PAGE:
If, during use, a user looses balance or experiences sudden pain, the apparatus can be immediately shut-off and the belt stopped by grasping handle 30 to close switch 76, or by grasping handle 32 to actuate a switch, designated 76', similar to switch 76. Actuation or closing of either or both the switch 76 and the switch 76' results in immediate stopping of the motor 84. On the other hand, when pressure is applied to the on-off switch of the microprocessor 86 to stop the apparatus, there is a slight delay, for instance, of approximately two or three seconds, before the motor stops.
Preferably, a circuit breaker (not shown) is positioned between the power source and the power supply circuit board 80. The circuit breaker is accessible from the exterior of the housing assembly 26 to enable switching off the apparatus when not in use to prevent unauthorized users from simply turning the apparatus on by pressure on the on-off switch. Also, since the microprocessor 86 is continually on, even when the on-off switch is not closed, opening of the circuit breaker switch will shut off the microprocessor.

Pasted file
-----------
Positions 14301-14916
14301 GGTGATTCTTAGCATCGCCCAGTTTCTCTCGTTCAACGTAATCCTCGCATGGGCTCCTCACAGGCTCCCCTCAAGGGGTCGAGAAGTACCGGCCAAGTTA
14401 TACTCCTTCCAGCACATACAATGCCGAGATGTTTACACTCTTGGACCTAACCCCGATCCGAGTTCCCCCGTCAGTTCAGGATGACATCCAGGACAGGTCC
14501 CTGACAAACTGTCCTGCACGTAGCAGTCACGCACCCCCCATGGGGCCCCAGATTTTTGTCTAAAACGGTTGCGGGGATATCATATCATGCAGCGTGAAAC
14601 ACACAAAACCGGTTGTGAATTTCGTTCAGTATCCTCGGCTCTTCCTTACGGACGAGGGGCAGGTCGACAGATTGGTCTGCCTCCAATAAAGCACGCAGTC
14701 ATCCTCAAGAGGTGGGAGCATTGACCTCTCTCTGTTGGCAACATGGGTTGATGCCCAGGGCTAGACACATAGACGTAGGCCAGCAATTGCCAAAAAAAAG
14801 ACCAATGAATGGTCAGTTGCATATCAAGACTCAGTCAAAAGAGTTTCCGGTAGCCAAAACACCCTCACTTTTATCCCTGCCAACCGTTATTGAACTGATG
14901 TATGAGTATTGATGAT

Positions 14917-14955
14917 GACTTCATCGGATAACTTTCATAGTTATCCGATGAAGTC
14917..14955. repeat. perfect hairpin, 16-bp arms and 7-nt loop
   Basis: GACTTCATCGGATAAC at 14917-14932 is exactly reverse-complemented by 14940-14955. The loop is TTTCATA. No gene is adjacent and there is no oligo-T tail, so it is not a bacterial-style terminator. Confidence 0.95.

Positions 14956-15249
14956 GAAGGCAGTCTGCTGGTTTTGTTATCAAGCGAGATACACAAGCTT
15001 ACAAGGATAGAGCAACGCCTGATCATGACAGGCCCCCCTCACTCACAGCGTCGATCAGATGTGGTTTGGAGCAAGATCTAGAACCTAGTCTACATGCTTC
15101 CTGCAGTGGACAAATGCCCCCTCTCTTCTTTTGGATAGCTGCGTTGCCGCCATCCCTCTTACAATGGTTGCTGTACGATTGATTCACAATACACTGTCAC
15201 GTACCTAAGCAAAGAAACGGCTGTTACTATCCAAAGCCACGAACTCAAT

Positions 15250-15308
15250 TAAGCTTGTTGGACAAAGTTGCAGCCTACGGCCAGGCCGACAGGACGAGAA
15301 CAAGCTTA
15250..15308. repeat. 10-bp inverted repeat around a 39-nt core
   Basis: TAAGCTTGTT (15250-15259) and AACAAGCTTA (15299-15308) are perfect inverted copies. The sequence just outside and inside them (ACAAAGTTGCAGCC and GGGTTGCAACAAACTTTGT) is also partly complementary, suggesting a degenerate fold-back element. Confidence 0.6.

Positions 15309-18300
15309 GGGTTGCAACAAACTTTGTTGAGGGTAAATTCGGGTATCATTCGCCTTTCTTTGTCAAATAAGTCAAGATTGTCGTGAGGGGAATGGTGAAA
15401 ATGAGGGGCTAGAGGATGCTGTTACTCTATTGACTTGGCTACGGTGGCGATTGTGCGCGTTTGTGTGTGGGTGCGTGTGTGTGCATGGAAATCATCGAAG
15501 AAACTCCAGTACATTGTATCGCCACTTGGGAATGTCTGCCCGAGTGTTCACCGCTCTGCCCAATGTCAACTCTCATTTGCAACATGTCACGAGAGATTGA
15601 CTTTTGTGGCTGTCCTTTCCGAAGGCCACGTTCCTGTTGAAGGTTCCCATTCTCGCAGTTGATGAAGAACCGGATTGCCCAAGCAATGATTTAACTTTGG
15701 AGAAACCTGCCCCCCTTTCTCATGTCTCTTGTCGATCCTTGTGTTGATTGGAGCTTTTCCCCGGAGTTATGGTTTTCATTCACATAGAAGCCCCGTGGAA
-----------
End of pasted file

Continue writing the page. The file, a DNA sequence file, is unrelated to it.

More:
The inventive frame assembly 22 and its relationship with other components of the machine 20 now will be described with reference to FIGS. 2 to 8. The frame assembly 22 is comprised of a first frame or tubular member 96, a second frame or tubular member 92 parallel to and spaced from the member 96, an end tubular member 98, a third tubular member 100 aligned with the second tubular member 92, and a plate member 94 interconnecting confronting ends of tubular members 92 and 100. The plate member 94, which is generally U-shaped, has flanges welded to confronting ends of the second and third tubular members. A spacer bar 102 interconnects portions of the members 92 and 96 to each other. A motor mounting plate 104 is welded to upper surfaces of the tubular members 96, 98 and 100. A safety plate 106 is connected to an edge of the plate 104 to close a gap between the mounting plate and the endless belt 24. Angle bars 108, 110 are welded to confronting inner surfaces of the tubular members 96, 92, respectively. The angle bars support a slider bed 112, preferably formed of a silicone impregnated hardwood. Through bores are formed in the bed and angle bars so that the bed is connected to the frame by lock washers and nuts secured to threaded bolts.